Real Life Case: Cancerous Tumour (Lymphoma) in
a Young Mouse
I had left most of my mice (the ones not needing special care) with my housemate while I went on holiday for a week. On my return I discovered that two of my mice had serious conditions requiring veterinary attention. Unfortunately for them, all my housemate had done was to occasionally top up food and water, and not check on the mice like I asked: I had even left the vet’s numbers and address.
The mouse that we are concerned with here is called Reidun. On my first sight of her I could not help but exclaim out loud. She had a large lump on one side of her body of which there was no hint when we left to catch our flight. Now, tumours on mice come up literally overnight in many cases, so I cannot estimate precisely how long she had had the lump. I do know that it was 6 days or less, since my housemate had seen her the day after we left and there was no lump then.
I immediately called the vet and got an appointment in under two hours’ time! We rushed over to the vet’s and were told that it looked like a tumour that would have to be examined under anaesthetic and removed. Reidun was taken in overnight and operated on the next morning. There were no complications and the little minx even managed to pull her stitches out before we had left the surgery. I kept her out of the huge tank she had been living in before and placed her in with an old motherly doe and two submissive does so that she could rest and would not rush about climbing all the toys in the big tank. It worked to some extent, but I did catch her several times trying to climb things – and she would give me this guilty look as if to say sweetly 'What? I wasn’t doing anything' …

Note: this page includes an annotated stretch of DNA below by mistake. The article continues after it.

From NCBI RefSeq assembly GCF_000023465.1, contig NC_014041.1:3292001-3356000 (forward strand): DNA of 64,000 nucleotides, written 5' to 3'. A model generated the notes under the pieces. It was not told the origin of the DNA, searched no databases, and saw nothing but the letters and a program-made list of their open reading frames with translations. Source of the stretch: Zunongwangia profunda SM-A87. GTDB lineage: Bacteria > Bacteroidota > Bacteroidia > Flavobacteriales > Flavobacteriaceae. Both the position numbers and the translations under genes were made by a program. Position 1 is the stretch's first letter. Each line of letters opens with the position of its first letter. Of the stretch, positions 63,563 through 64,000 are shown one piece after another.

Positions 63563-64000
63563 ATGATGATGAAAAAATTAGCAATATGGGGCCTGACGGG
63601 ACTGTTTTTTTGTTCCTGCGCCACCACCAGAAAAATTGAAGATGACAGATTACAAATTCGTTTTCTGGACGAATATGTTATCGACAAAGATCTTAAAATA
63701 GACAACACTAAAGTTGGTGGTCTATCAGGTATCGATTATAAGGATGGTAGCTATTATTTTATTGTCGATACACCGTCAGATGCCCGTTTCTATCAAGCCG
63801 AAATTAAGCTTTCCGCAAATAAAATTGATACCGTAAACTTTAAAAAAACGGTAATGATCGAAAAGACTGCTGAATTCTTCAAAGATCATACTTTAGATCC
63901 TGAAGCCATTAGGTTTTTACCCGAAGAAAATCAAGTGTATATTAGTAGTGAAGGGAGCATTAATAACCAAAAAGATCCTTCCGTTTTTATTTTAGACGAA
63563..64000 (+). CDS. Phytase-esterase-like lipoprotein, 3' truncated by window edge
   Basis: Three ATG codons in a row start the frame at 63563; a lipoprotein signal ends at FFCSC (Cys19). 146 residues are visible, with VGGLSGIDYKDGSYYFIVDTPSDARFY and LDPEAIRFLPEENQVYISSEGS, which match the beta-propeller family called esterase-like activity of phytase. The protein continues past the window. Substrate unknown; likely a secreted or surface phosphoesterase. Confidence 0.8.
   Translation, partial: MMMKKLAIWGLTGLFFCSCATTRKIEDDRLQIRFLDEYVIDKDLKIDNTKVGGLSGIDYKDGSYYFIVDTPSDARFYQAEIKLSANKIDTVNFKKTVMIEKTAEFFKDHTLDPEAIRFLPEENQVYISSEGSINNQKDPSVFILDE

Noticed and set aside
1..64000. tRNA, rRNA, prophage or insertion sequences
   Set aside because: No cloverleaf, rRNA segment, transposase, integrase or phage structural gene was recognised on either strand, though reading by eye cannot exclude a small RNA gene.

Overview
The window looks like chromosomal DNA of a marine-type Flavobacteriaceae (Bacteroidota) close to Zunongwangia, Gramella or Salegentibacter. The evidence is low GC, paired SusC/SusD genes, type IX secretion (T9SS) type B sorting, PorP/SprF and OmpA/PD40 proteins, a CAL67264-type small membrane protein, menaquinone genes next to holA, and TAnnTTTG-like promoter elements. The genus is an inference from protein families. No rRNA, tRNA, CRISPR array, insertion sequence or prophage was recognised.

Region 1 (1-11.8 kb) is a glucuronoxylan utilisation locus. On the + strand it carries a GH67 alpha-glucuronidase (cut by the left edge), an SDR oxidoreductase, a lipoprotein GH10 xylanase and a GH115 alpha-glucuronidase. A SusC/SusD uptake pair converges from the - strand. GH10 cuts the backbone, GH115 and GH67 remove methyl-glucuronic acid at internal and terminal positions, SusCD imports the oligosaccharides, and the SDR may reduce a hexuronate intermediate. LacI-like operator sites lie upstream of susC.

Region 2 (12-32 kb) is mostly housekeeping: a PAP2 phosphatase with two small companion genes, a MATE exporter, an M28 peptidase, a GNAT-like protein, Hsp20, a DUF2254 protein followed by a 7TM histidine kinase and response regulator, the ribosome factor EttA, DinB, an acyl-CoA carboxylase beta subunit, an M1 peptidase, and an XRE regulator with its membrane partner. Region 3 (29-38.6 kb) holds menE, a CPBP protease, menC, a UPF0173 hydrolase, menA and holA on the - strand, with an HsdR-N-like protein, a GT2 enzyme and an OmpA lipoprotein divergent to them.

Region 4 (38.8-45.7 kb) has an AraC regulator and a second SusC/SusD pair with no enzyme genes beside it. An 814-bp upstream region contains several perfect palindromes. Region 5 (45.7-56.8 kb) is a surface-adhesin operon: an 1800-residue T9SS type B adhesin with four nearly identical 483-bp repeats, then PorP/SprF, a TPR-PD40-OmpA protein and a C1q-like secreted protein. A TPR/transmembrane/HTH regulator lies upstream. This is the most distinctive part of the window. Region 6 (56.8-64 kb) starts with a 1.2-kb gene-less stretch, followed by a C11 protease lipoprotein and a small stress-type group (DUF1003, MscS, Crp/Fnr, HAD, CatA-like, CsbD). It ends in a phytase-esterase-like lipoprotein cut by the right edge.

Reidun after the operation, you can see the wound had already begun to heal
After the surgery she was left with a large gaping wound (probably due partly to the fact that she lost her stitches!) and a bald patch where she was shaved for the operation. Within weeks she had healed so well and was so healthy it was almost impossible to tell she had had a lump removed. In what seemed like no time at all she was completely healed and does not even have a scar, although the fur is still a bit thin where it was removed.
I am of the opinion that her recovery was due to her age and of course
the quick admission to surgery once I returned. It can be the case that
tumours regrow and sometimes several tumours grow in the place of the
one that was removed. Reidun has been lucky, in that she has had no regrowths
at all and is now 16 months old.
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